"Miss Gardenia!" Amelia said, cutting the girl off as Filia wondered where that last one had even come from. The rumor mill certainly seemed to be alive and well.

"We all know none of that's true. Right, Miss Filia?" Amelia said, waving her hands. But Filia recognized the tone. It went like this: 'Of course I know it's not true. I just would feel more comfortable if you'd tell me that for yourself. …Oh GOD it's true, isn't it? I knew it!'

And Filia might have confessed what had happened to Amelia. The girl seemed to half-expect it anyway (which struck Filia as a bit unnecessarily dirty-minded for a shrine-maiden and Princess of Seyruun), but she wasn't about to do it with Gardenia there.

"Ha," Garden said, fanning herself haughtily. "Of course it's true. Something romantic was bound to happen at this thing sooner or later."

Filia glared at Gardenia. "Now, listen here!" she said, hands on her hips. "This is a diplomatic summit, not that masquerade ball you wanted. It's not supposed to be romantic. It's not about moonlight encounters or secret liaisons. It's about policy, goodwill, and professionalism. The sooner you learn that the better you can serve your people. Because whatever crazy fairytale you've got floating around in your head: the truth is that no professional diplomat would do the kinds of things you're talking about."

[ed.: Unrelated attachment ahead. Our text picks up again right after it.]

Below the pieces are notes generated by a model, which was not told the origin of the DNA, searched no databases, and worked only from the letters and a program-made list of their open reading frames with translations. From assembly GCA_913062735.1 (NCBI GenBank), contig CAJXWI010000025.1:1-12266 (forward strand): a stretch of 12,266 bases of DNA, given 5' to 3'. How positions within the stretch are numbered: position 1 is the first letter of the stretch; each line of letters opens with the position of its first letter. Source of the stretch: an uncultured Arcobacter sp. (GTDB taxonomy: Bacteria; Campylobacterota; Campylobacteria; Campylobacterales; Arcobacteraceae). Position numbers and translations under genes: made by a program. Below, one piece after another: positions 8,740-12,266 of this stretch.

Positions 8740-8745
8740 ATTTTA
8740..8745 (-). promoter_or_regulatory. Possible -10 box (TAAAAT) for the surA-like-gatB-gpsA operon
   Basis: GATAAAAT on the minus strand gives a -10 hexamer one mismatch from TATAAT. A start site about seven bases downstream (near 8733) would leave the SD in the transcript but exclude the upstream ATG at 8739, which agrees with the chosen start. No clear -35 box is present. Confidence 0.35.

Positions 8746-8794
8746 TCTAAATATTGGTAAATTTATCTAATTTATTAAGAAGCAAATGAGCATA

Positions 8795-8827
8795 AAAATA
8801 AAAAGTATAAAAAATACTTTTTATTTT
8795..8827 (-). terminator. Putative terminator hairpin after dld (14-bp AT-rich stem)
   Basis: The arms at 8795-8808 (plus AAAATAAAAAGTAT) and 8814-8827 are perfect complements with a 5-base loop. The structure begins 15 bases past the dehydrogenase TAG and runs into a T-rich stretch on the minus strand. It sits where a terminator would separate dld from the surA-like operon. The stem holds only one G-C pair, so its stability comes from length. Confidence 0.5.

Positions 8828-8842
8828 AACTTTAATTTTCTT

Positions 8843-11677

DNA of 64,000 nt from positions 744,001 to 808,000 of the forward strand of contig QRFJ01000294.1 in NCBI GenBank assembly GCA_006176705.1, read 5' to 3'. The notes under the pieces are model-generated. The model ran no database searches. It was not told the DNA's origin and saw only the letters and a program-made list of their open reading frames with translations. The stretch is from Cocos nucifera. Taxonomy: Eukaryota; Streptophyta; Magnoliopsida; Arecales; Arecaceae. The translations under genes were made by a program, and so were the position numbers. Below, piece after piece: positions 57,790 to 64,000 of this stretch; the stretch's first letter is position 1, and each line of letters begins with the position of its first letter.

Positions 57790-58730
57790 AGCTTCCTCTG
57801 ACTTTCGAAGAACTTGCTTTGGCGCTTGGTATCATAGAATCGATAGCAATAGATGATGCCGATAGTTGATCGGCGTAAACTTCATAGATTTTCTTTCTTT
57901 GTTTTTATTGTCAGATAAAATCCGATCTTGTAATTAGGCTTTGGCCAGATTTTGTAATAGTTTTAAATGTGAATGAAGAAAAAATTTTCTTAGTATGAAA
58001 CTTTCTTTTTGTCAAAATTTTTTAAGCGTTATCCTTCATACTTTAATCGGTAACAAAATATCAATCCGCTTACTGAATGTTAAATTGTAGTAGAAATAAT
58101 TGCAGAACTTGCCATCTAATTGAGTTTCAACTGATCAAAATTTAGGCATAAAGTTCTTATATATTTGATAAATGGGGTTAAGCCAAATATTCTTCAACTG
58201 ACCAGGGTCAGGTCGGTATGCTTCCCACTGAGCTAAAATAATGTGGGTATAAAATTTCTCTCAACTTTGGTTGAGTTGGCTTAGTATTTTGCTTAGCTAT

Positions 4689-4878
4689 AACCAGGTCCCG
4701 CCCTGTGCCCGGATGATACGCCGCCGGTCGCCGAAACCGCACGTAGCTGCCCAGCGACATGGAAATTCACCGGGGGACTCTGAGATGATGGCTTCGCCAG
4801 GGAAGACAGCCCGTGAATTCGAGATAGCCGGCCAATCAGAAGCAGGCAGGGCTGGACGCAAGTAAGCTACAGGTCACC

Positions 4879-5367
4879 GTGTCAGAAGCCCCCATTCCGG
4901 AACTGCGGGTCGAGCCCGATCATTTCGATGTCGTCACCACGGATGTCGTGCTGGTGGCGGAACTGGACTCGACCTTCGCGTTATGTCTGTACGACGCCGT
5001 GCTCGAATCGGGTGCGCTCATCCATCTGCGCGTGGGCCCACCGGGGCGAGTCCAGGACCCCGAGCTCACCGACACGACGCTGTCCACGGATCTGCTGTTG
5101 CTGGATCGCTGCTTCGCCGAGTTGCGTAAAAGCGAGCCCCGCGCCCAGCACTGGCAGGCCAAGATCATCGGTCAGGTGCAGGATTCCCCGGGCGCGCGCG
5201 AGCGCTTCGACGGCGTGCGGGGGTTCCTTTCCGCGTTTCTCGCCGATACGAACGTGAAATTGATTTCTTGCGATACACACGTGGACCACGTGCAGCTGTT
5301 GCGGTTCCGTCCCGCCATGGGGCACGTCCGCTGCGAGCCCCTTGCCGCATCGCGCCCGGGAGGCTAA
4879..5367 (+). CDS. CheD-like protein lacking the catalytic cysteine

Unless there were extenuating circumstances. And Xellos was practically the definition of extenuating circumstances.

…Anyway, it was the version of events that stupid girl needed to here.

Gardenia rolled her eyes. "Boring," she said.

Filia clenched her fist. Throttling teenage countesses was also not something a professional diplomat would do. And this time there were no extenuating circumstances.